Trial of Amitriptyline for Chronic Oral Food Refusal in Children 9 Months to 4 Years of Age
Information source: University of Kansas
Information obtained from ClinicalTrials.gov on February 07, 2013
Link to the current ClinicalTrials.gov record.
Condition(s) targeted: Chronic Oral Food Refusal
Intervention: Amitriptyline 1 mg/kg (Drug); Placebo (Drug)
Phase: Phase 2
Sponsored by: Ann Davis, PhD, MPH, ABPP
Official(s) and/or principal investigator(s):
Ann Davis, Ph.D., MPH, ABPP, Principal Investigator, Affiliation: University of Kansas
Gastrojejunal (G-J) feeding tubes are placed in infants and children who refuse to eat or
are unable to eat enough to have normal growth. Although often intended as temporary
short-term solutions to medical complications, feeding tubes can become a permanent method
While tube feeding routinely saves the lives of children who have long term food refusal,
continuation of tube feeding can be hard for patients, caregivers, and families. At the
current time there are few treatments for helping children move from tube to oral feeding.
Some patients may be treated with the help of inpatient programs such as a combination of
medical and behavioral techniques to train children to eat orally. These programs typically
require hospital stays of 2-4 months.
By doing the current study the investigators hope to learn if the investigational drug
amitriptyline is helpful in moving children from tube to oral feeding, and to look at
whether or not the treatment of pain helps with this transition.
Official title: A PHASE II, RANDOMIZED-CONTROLLED, MULTICENTER TRIAL OF AMITRIPTYLINE FOR CHRONIC ORAL FOOD REFUSAL IN CHILDREN 9 MONTHS TO 4 YEARS OF AGE
Study design: Allocation: Randomized, Endpoint Classification: Efficacy Study, Intervention Model: Parallel Assignment, Masking: Double Blind (Subject, Caregiver, Investigator), Primary Purpose: Treatment
Primary outcome: To assess the efficacy of amitriptyline in a 24-week outpatient multi-disciplinary protocol for transitioning children from tube to oral feeding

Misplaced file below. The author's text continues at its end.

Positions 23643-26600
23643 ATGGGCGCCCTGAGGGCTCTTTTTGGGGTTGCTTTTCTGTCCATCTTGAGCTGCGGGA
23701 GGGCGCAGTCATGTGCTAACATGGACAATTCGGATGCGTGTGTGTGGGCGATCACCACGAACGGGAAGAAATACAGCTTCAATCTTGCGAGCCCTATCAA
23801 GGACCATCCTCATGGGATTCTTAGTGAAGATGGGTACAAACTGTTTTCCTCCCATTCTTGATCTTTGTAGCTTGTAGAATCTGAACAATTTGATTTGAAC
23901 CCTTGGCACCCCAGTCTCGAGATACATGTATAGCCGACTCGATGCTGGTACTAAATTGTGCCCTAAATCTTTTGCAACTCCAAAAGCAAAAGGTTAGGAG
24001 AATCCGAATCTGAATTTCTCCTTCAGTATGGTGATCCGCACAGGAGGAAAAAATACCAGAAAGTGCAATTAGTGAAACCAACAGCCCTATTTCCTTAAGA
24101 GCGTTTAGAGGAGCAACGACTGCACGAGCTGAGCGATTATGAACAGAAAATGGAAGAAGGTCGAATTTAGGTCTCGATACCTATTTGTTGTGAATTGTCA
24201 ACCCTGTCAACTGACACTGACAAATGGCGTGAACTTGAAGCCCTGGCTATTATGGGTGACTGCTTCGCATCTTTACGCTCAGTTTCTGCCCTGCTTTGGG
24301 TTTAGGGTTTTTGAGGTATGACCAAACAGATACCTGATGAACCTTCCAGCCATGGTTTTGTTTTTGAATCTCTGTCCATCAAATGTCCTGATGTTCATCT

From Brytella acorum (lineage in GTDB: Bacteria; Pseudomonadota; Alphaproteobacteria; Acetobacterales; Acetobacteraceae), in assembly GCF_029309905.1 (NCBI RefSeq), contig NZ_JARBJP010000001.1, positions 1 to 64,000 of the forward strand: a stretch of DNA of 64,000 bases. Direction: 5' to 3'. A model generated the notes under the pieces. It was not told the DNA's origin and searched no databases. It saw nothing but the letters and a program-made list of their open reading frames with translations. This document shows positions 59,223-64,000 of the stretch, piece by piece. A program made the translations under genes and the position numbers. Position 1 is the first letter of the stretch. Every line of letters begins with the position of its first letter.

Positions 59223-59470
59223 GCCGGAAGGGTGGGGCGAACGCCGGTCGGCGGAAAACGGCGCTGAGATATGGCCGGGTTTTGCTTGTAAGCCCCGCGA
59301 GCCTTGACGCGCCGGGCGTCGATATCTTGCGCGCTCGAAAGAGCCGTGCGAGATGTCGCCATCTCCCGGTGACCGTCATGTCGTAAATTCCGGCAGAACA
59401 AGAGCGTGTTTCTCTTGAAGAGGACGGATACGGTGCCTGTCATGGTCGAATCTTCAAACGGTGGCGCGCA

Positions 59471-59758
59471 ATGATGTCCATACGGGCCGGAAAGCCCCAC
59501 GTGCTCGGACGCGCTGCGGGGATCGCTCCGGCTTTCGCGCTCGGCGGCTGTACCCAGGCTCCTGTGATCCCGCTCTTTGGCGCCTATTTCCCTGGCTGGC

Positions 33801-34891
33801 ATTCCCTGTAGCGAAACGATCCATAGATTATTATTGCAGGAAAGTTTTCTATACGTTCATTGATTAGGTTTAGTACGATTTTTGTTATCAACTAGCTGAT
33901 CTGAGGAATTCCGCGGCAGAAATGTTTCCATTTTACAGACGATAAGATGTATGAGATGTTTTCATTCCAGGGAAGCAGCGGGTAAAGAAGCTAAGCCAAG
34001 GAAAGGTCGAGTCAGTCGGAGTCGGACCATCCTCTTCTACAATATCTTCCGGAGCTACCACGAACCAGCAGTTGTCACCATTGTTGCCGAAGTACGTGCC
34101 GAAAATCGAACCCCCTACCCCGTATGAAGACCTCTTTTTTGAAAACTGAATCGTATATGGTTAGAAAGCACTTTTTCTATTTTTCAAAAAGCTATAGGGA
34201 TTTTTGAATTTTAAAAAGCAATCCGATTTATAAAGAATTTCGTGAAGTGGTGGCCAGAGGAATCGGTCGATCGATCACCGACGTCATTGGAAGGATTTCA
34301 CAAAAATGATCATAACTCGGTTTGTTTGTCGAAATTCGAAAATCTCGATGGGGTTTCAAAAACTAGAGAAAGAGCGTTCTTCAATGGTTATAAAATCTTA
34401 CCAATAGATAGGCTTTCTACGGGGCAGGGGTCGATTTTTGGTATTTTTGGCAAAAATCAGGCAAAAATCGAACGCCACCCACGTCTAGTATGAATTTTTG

Secondary outcome: To assess the role of pain in the efficacy of amitriptyline in the 24-week outpatient multidisciplinary protocol.
This research study involves a study drugs called amitriptyline and megestrol. Amitriptyline
might help children who have feeding problems with pain and megestrol is known to increase
appetite. Amitriptyline and megestrol are liquid syrups that are given by feeding tube
Amitriptyline has not been approved by the United States Food and Drug Administration (FDA)
for the treatment of child with feeding problems. Amitriptyline is an investigational drug
that is being studied to find out what the side effects are, and whether or not the product
works for child with feeding problems. Amitriptyline is approved by the FDA for the
treatment of depression.
Megestrol has not been approved by the United States Food and Drug Administration (FDA) for
the treatment of children with feeding problems. Megestrol is an investigational drug that
is being studied to find out what the side effects are, and whether or not the product works
for children with feeding problems. Megestrol has been approved by the FDA for the treatment
of adults. Though megestrol is not FDA approved to treat children with feeding problems, it
is often used for this purpose.
Megestrol and Amitriptyline both affect the nerve cells that carry pain sensations to and
from the brain. Both drugs reduce the intensity of the pain signals going to the part of the
brain that feels pain. Each drug attaches to the nerve cell but at separate spots on the
nerve cell so pain can be better managed.
Minimum age: 9 Months.
Maximum age: 8 Years.
Subjects must meet all of the following inclusion criteria:
1. Males or females 9 months to 8 years 0 months 0 days of age.
2. Able to obtain parental or legal guardian written informed consent from subjects as
applicable by local laws and regulations.
3. Subjects must possess the oral motor skills necessary for eating according to Table 1
in the Appendix.
4. Subjects must possess behavioral skills necessary for mealtime according to Table 2
in the Appendix.
5. Subjects must have a history of chronic oral food refusal (3 months of refusing to
eat more than 5% of their caloric intake orally) and be fed >95% of their caloric
intake through a gastrostomy tube for 3 months or longer.
6. Subjects will be required to have a body mass index for age/gender of 25% or greater
prior to beginning the protocol to ensure that subjects are sufficiently nourished.
Study enrollment will exclude potential subjects with any of the following conditions or
taking any of the following medication:
1. Children on MAO inhibitors or who have thyroid problems will be excluded.
2. Children with diabetes or adrenal insufficiency will be excluded.
3. Children with known heart conduction abnormalities.
4. Children taking tricyclic medications.
Locations and Contacts
University of Kansas Medical Center, Kansas City, Kansas 66160, United States; Recruiting
Ann Davis, Ph.D., MPH, ABPP, Phone: 913-588-6323, Email: firstname.lastname@example.org
Ann Davis, Ph.D., MPH, ABPP, Principal Investigator
Children's Hospital of New Orleans, New Orleans, Louisiana 70118, United States; Recruiting
Paul Hyman, MD, Phone: 504-896-9534, Email: email@example.com
Paul Hyman, MD, Principal Investigator
Nationwide Children's Hospital, Columbus, Ohio 43205, United States; Recruiting
Hayat Mousa, MD, Phone: 614-722-3487, Email: Hayat.Mousa@nationwidechildrens.org
Hayat Mousa, MD, Principal Investigator
Starting date: August 2010
Last updated: October 19, 2012